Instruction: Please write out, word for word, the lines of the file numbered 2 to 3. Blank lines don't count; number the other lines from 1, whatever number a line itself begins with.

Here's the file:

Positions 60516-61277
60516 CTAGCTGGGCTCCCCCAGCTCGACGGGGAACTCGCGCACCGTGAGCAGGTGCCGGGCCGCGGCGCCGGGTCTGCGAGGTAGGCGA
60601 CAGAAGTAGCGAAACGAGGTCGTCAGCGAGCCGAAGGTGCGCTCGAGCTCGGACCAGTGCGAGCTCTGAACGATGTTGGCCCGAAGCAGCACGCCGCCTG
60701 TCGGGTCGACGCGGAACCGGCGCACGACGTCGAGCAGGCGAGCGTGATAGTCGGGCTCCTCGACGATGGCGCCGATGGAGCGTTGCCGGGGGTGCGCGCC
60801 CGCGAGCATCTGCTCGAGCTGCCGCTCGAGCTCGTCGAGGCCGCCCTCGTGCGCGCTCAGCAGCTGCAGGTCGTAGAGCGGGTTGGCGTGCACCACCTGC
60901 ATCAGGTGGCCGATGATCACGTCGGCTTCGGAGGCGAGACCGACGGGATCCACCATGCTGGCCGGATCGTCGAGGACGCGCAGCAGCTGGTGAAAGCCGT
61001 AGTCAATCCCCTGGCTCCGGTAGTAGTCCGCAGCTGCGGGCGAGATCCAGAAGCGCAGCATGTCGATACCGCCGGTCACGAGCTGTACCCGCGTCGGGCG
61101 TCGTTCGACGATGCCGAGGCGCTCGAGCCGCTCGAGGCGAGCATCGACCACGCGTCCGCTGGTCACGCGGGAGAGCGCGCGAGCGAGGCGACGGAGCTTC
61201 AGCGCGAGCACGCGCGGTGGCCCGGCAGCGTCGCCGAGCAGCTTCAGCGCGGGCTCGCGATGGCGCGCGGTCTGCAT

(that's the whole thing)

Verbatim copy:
60516 CTAGCTGGGCTCCCCCAGCTCGACGGGGAACTCGCGCACCGTGAGCAGGTGCCGGGCCGCGGCGCCGGGTCTGCGAGGTAGGCGA
60601 CAGAAGTAGCGAAACGAGGTCGTCAGCGAGCCGAAGGTGCGCTCGAGCTCGGACCAGTGCGAGCTCTGAACGATGTTGGCCCGAAGCAGCACGCCGCCTG